By ROBERT RECTOR
According to some historical sources, the tradition of the New Year's resolutions goes back to 153 B.C. It was then that Janus, a mythical king of early Rome, was placed at the head of the calendar.
With two faces, Janus could look back on past events and forward to the future. Janus became the ancient symbol for resolutions and many Romans looked for forgiveness from their enemies and also exchanged gifts before the beginning of each year.
Historians don't tell us, however, when the first resolution was broken. I peg it at one minute after midnight, 153 B.C. thereby starting an entirely new tradition, one that continues unabated to this day.
For example, I resolved not to write any more columns on lightweight topics like new year's resolutions. And, well, here I am.
No less an authority than the U.S. government says the most popular resolutions are to lose weight, pay off debt, save money, get a better job, get fit, eat right, get a better education, drink less alcohol, quit smoking, reduce stress, take a trip, help others.
A poll taken by Marist College has losing weight at the top of the list. In a tie for second is "be a better person" and "stop smoking."
Pollsters from the college's Institute of Public Opinion surveyed nearly 1,300 people. And the survey found 71 percent of men and 57 percent of women say they stuck to their resolutions of last year.
Apparently, "telling the truth" doesn't rank high on the resolution scale.
All of this data reveals a kind of schizophrenic quality to our lives. We eat like there's no tomorrow over the holidays, then vow to lose weight in a cycle that repeats itself every year.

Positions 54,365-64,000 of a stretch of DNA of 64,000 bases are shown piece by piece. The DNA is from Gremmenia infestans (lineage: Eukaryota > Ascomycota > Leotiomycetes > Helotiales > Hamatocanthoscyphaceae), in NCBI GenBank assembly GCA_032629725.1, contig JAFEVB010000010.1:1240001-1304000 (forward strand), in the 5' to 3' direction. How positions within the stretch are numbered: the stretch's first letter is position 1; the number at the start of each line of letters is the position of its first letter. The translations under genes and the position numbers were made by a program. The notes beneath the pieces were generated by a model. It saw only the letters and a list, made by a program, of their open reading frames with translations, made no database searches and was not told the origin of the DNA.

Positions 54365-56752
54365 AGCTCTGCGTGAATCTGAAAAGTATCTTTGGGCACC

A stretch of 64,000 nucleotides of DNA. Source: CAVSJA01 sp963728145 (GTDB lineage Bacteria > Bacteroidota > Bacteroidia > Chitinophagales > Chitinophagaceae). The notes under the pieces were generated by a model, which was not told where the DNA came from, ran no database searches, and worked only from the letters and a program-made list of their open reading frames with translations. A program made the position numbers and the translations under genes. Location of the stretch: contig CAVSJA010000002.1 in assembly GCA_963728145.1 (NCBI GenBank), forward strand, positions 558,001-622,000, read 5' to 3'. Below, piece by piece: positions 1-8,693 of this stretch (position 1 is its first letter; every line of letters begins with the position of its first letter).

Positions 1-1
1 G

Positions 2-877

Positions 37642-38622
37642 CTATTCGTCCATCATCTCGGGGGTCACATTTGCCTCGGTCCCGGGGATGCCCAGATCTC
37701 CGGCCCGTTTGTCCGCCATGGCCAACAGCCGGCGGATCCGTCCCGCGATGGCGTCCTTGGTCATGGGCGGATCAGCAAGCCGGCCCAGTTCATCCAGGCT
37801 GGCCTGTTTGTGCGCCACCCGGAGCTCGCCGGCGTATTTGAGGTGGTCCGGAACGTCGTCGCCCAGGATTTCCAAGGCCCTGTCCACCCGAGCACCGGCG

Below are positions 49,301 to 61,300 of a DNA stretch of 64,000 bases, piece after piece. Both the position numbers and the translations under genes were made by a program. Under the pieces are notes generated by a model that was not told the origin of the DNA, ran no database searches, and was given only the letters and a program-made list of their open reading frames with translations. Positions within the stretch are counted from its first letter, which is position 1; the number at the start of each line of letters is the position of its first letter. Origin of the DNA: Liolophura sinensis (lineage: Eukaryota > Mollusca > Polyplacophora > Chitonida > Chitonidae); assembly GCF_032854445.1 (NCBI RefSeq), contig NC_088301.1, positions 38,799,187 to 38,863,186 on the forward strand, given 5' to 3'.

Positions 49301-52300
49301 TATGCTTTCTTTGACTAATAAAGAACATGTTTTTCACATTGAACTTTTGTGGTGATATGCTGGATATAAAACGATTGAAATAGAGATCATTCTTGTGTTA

We go head over heels in debt, then promise not only to pay off debt but save money at the same time, a road Bill Gates would have trouble traveling.
We try to stop drinking and smoking at the same time we try to reduce stress, which led us to drinking and smoking in the first place.
And how can you be a better person or help others if you're overweight, unfit, under educated, in debt, drinking, smoking and stressed out? Mother Theresa couldn't do it.
So I resolve to eliminate all resolutions.
Instead, I suggest we adopt "new rules" for the new year. I offer these examples as formulated by comedian/ social commentator George Carlin:
"Stop giving me that pop-up ad for classmates.com! There's a reason you don't talk to people for 25 years. Because you don't particularly like them! Besides, I already know what the captain of the football team is doing these days: mowing my lawn. "Don't eat anything that's served to you out a window unless you're a seagull. People are acting all shocked that a human finger was found in a bowl of Wendy's chili. Hey, it cost less than a dollar. What did you expect it to contain? Trout? "Ladies, leave your eyebrows alone. Here's how much men care about your eyebrows: do you have two of them? OK, we're done. "I'm not the cashier! By the time I look up from sliding my card, entering my PIN number, pressing "Enter," verifying the amount, deciding, "No, I don't want cash back", and pressing "Enter" again, the kid who is supposed to be ringing me up is standing there eating my Almond Joy. "If you're going to insist on making movies based on... old television shows, then you have to give everyone in the Cineplex a remote so we can see what's playing on the other screens. Let's remember the reason something was a television show in the first place is that the idea wasn't good enough to be a movie. "No more gift registries. You know, it used to be just for weddings. Now it's for babies and new homes and graduations from rehab. Picking out the stuff you want and having other people buy it for you isn't gift giving, it's the Caucasian version of looting. "